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January 23, 2013

The long awaited and overhyped……….Aluminium!

Aluminium was glamorous once. She had a shiny and glittering past that has dulled with the passage of time to become ordinary and everyday. Aluminium metal has a very high reflectance (only outperformed in the visible region of the spectrum by tin and silver) and it forms the silvery reflective surface under glass mirrors. Mirrors made of pure aluminium would be less successful as the surface reacts with oxygen in the air to form a this, dull oxide layer. Al CAKE BallsIt can retain its silvery appearance when its a fine powder which gives it a use in silver paints and even decorative silver cake balls. Worry not, the cake balls are edible and even a whole tub of these would not come close to a dangerous dose of aluminium because it forms such a thin coating.

Aluminium has a chequered past. After many centuries of playing hard to get (the ancient Greeks used aluminium salts) aluminium metal was extracted in its pure form in 1825. The long wait for her arrival was because aluminium is quite reactive. She is quick to latch on to others and then gets quite clingy. Extracting the pure metal is therefore difficult and involves a huge amount of effort and energy. Even modern methods involve huge amounts of electricity used in the process of electrolysis of bauxite (aluminium’s most common ore) making recycling much more efficient.

But once the problems of extraction had been overcome Aluminium burst on to the scene like a glittering starlette. In the 19th century aluminium was novel and precious despite being the most abundant metal in the Earth’s crust. Napoleon III let his most honoured guest use aluminium cutlery while everyone else at the party had to make do with gold. The capstone of the Washington monument is a lump of pure aluminium, chosen because, at the time, it was more valuable than silver. The capstone was even put on display at Tiffany’s before being hoisted to the top of the obelisk.

Today aluminium seems bland and uninteresting because we see it everywhere from cars to rockets and window frames to drinks cans. Although it is difficult to extract the metal from its ore the metal itself is very easy to recycle. Aluminium finds such a wide variety of uses because of its resistance to corrosion and low density. The oxide layer formed with atmospheric oxygen forms an effective barrier  protecting the metal underneath from further corrosion. The metal is malleable and tends to be quite soft in its pure form meaning it has to be alloyed with other metals to give it strength.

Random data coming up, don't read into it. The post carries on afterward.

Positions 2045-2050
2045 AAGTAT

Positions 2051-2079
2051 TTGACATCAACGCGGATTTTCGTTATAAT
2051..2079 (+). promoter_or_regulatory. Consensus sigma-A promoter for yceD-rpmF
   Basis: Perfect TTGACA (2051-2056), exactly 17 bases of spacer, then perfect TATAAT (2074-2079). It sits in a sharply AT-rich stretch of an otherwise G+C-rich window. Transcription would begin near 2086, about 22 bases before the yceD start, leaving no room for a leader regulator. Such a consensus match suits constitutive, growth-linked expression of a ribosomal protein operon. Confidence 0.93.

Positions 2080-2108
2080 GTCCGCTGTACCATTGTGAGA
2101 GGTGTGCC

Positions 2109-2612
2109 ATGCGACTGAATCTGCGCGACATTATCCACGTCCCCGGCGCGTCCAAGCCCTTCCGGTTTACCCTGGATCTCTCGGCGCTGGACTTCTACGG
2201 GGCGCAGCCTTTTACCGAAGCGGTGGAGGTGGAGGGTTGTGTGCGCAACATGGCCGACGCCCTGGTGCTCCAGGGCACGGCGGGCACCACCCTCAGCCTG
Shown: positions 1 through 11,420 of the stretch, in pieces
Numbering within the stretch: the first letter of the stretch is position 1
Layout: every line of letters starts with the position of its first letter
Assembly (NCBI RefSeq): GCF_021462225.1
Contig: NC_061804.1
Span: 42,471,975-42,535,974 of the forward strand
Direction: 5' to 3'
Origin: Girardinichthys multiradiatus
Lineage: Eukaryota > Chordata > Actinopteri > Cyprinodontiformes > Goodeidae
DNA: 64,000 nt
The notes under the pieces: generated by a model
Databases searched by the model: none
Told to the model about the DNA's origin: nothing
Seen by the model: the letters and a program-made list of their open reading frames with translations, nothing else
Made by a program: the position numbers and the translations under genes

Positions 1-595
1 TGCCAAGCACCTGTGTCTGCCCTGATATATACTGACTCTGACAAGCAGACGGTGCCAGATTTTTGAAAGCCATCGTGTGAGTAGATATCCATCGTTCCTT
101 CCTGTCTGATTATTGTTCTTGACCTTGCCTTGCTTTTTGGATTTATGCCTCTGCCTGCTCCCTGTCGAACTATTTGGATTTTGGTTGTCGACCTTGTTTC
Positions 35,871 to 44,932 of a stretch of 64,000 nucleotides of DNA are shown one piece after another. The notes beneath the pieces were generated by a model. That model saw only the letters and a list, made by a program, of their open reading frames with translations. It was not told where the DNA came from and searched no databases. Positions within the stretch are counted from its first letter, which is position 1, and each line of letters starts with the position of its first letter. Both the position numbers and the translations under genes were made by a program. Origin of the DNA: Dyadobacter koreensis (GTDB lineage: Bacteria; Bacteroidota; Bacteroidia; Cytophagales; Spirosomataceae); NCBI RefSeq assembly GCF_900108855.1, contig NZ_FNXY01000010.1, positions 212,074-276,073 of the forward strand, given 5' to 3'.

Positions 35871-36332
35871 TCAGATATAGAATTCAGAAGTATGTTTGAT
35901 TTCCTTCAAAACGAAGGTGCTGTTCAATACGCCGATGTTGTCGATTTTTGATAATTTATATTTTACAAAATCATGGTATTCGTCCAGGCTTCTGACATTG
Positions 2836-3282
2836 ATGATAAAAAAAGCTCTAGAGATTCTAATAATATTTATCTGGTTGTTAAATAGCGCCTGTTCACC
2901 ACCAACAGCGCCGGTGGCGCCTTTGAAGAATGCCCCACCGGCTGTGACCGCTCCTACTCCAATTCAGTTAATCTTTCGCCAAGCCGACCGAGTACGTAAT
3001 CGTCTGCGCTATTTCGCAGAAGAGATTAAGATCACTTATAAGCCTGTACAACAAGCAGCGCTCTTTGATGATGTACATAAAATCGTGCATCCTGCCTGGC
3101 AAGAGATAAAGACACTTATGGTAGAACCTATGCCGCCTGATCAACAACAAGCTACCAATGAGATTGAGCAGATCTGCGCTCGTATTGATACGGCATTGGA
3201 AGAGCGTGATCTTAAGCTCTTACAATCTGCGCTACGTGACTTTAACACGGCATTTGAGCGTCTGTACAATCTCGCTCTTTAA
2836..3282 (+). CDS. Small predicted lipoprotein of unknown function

In the main Aluminium is functional and everyday though a bit of glamour still clings to this element in the form of jewels. Rubies and sapphires are just aluminium oxide compounds contaminated with either chromium or iron. The trace elements give the gems their colour but it is aluminium oxide that makes up the bulk of the structure.

But there is one last party trick that Aluminium has up its sleeves – impersonations. Get seven aluminium atoms together and they do a passable impression of germanium. Thirteen aluminium atoms stuck together look for all intents and purposes like chlorine and chemical tests won’t be able to tell the difference. These clusters of atoms are known as “superatoms” but they don’t have a cape or fight crime.

Should you wish to worship at the feet of aluminium you can do so in Piccadilly Circus. That statue that looks like a bronze Eros… is actually an aluminium Anteros. True.

Next time on a Periodic Tale it’s Carbon’s slightly less versatile, but no less interesting, cousin Silicon.


Image by @SciCommStudios

  1. Leslie Glasser permalink

    I am sorry if I seem pedantic, but it is better to be right! ”It’s” is an abbreviation for “it is”. The posessive pronoun is “its”, not “it’s”.

    For an entertaining read on the issue, see “Eats, Shoots & Leaves” by Lynne Truss, Profile Books: London, 2003. Leslie Glasser

    >________________________________ > From: scicommstudios >To: >Sent: Wednesday, 23 January 2013, 20:13 >Subject: [New post] Aluminium > > > >scicommstudios posted: “The long awaited and overhyped……….Aluminium! Aluminium wasglamorousonce. She had a shiny and glittering past that has dulled with the passage of time to become ordinary and everyday. Aluminium metal has a very high reflectance (only outperforme” >

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